A tale of crisis and coping
The future’s a weirder place than we thought it would be when we were little kids.…Cory Doctorow
ATMOSPHERIC carbon dioxide has reached 470 parts per million (ppm) and the wildness of the weather is matched by the dysfunction of social conditions, of the national economy, national politics and environmental conditions. In all of this, Kat, Sophie, Zanna and their family and friends do what they can to cope.
That, more or less, summarises Linda Woodrow’s book, 470. The title refers to the concentration of carbon dioxide measured in parts per million in the atmosphere, the common indicator of the extent of global heating. Linda has taken the changes projected to occur at this concentration and woven characters and events around them. In May 2020 we reached 417ppm.
The book raises questions about human behavior, technology and how life might unfold during the collapse of social and environmental systems. Is it one of the growing number of post-apocalypse novels? I suppose it could be read as that, however it is more hopeful despite the disasters Linda describes. Unlike some of those novels there is a sense of adaption and continuity in life that brings to mind the lifestyle of Annie Raser-Rowlands and Adam Grubbs book, The Art of Frugal Hedonism.
A new literary subgenre
It was decades ago that I read my first post-apocalypse novel. That was Earth Abides, the 1949 work of American writer, George R Stewart. The novel tells the story of the lead character and of others who band together as some of the few survivors of a pandemic, and how they cope.
470 is a work of speculative fiction. We can view it as dystopian fiction, a subgenre that can be a tale of social and environmental disintegration, or it can be a story of redemption as solutions are found and civilisation is rescued. Linda’s 470 covers too-short a time period to be a tale of redemption. It leaves us wondering. That’s no bad thing because an open ending can be the stimulus to thinking about the scenario, what we might do in similar circumstances and how they could be avoided. The tag ‘cli-fi’ is a recent invention adapted from sci-fi, science fiction, to define the subgenre of climate-change-based fiction which Linda’s book neatly slots into. With the way things are going, cli-fi has an assured future.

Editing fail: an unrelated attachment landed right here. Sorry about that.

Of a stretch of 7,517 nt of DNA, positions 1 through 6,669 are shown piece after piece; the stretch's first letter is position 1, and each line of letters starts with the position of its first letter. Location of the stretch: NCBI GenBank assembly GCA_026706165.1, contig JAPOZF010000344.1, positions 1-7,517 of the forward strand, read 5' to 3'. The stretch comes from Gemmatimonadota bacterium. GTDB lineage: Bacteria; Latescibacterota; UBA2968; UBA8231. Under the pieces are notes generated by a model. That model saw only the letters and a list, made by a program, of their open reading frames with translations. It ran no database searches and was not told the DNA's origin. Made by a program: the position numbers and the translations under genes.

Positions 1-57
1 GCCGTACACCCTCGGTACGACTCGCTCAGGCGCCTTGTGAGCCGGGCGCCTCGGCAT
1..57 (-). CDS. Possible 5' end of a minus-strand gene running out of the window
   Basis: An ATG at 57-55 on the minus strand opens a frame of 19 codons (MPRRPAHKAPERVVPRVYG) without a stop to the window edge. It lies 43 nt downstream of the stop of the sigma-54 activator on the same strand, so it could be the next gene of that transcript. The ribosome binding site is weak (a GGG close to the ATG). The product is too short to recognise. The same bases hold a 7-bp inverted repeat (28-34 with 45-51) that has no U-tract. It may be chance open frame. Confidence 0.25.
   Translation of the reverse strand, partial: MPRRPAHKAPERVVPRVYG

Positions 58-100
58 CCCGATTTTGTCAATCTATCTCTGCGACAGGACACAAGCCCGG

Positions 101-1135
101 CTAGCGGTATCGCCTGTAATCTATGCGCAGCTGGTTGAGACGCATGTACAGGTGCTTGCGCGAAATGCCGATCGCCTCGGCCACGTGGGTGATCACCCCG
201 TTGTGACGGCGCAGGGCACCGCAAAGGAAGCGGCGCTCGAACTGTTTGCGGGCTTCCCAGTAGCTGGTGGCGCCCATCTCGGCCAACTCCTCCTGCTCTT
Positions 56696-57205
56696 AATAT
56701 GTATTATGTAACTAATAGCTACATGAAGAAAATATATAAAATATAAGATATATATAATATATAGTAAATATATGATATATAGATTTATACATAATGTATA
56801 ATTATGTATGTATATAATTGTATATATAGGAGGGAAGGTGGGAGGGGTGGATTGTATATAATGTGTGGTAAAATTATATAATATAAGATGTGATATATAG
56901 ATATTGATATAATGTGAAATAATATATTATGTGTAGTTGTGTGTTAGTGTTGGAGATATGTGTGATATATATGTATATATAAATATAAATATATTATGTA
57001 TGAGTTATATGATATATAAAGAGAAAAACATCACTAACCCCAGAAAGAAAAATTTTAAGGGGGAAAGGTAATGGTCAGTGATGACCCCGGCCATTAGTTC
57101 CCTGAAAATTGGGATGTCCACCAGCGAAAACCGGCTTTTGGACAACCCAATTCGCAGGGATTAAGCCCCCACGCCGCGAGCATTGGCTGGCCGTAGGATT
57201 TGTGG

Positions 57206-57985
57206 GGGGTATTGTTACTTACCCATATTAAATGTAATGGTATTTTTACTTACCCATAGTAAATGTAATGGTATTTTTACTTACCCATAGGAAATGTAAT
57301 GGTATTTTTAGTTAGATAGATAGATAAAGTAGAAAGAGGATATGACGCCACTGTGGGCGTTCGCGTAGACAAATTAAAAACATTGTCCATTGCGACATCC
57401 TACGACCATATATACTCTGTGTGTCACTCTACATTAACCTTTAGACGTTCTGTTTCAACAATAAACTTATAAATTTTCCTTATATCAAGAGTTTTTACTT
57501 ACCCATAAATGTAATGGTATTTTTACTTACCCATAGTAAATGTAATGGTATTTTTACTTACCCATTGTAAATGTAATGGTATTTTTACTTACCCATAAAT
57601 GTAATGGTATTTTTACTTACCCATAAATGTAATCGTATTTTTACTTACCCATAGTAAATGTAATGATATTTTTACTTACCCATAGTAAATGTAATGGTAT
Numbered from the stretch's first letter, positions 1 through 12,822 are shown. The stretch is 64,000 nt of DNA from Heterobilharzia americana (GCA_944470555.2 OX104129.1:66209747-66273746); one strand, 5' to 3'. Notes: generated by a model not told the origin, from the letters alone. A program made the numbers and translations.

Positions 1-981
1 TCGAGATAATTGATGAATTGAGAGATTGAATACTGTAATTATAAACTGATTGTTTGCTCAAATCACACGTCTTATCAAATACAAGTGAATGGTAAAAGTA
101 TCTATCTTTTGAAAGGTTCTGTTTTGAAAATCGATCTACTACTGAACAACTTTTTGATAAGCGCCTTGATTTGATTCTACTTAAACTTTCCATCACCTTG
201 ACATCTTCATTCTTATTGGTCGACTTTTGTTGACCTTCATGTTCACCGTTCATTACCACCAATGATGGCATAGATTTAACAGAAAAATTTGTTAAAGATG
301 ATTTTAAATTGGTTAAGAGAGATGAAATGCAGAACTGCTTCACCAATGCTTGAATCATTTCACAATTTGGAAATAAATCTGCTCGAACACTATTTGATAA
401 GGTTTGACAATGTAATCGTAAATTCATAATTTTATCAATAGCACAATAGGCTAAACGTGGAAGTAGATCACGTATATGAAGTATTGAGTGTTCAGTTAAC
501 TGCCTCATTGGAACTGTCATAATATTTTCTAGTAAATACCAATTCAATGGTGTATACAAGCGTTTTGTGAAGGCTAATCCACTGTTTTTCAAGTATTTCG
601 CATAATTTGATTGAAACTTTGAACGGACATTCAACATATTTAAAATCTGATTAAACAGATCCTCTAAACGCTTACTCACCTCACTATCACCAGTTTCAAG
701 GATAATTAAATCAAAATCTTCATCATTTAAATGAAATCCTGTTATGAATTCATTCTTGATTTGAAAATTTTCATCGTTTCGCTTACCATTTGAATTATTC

Cli-fi might be new but it is not so new it doesn’t have a past. American science fiction author, Kim Stanley Robinson (usually abbreviated to KSR) is the most noted cli-fi author with his Science in the Capitol trilogy about science, climate change politics and adaptation in Washington DC, and his New York 2140, about the city flooded by sea level rise. His 2020 novel, The Ministry for the Future, is set in 2025 and is about the creation of the Ministry to advocate for future generations as the impacts of global heating make themselves felt. Readers of science fiction familiar with the permaculture design system will know that KSR speaks highly of it.
Robinson is the latest in a long line of sci-fi writers, going back to Judith Merril and Robert Heinlein in the 1960s, who argue that science fiction is the only genre that, one, treats seriously the complex effects of technological change on humanity, and two, confronts the ecological devastation of Earth by industrial capitalism…https://www.jacobinmag.com/2020/11/kim-stanley-robinson-socialist-novelist
Noted science fiction author and scientist, David Brin, brought climate change and environmental chaos into his 1990 novel, Earth, in the time before it became a prominent political issue. He also talks of a global web of communications—the internet didn’t exist in its present form when he wrote his novel and social media lay in an unimagined future.
Although not about climate change, in her 1993 post-apocalypse novel, Parable of the Sower, American author Octavia Butler has parallels with content we find in Linda’s 470: a nation in social and economic collapse; crime; the destination of an intentional community in northern California that is reminiscent of the ecovillage in 470. In the novel, the Christian right supports a presidential candidate whose campaign slogan is ‘Help us make America great again.’ As the writer Mark Twain said, history doesn’t repeat, but it rhymes. We already have the gated communities the affluent live in in Octavia’s novel. We can only wonder whether ecovillages could become gated communities in a crisis and shut their gates to family and friends seeking refuge.
KSR summed up the role of the writer of speculative fiction when he said:
“It’s almost as if a science fiction writer’s job is to represent the unborn humanity that will inherit this place. You’re speaking from the future and for the future. And you try to speak for them by envisioning scenarios that show them either doing things better or doing things worse. But you’re also alerting the generations alive right now that these people have a voice in history.”
My review: a note
As I read the chapters, the novel triggered memory of my own experience. I refer to it in some of my comments. I also make links to bigger-picture trends and events where they are relevant to 470’s storyline.
In reviewing 470 I clump my comments into themes which the author raises, through which she develops her characters and around which the action unfolds. I refer to the permaculture design system, which Linda is more-than familiar with. Her book achieved its initial popularity with the practitioners of that system.
Not quite the conventional structure
As I started reading 470 I expected it to follow the classic fiction writing structure of Freytag’s Pyramid, the common structure of dramatic fiction consisting of successive phases which graph to form a bell curve: background/setting > rising action > climax > falling action > resolution.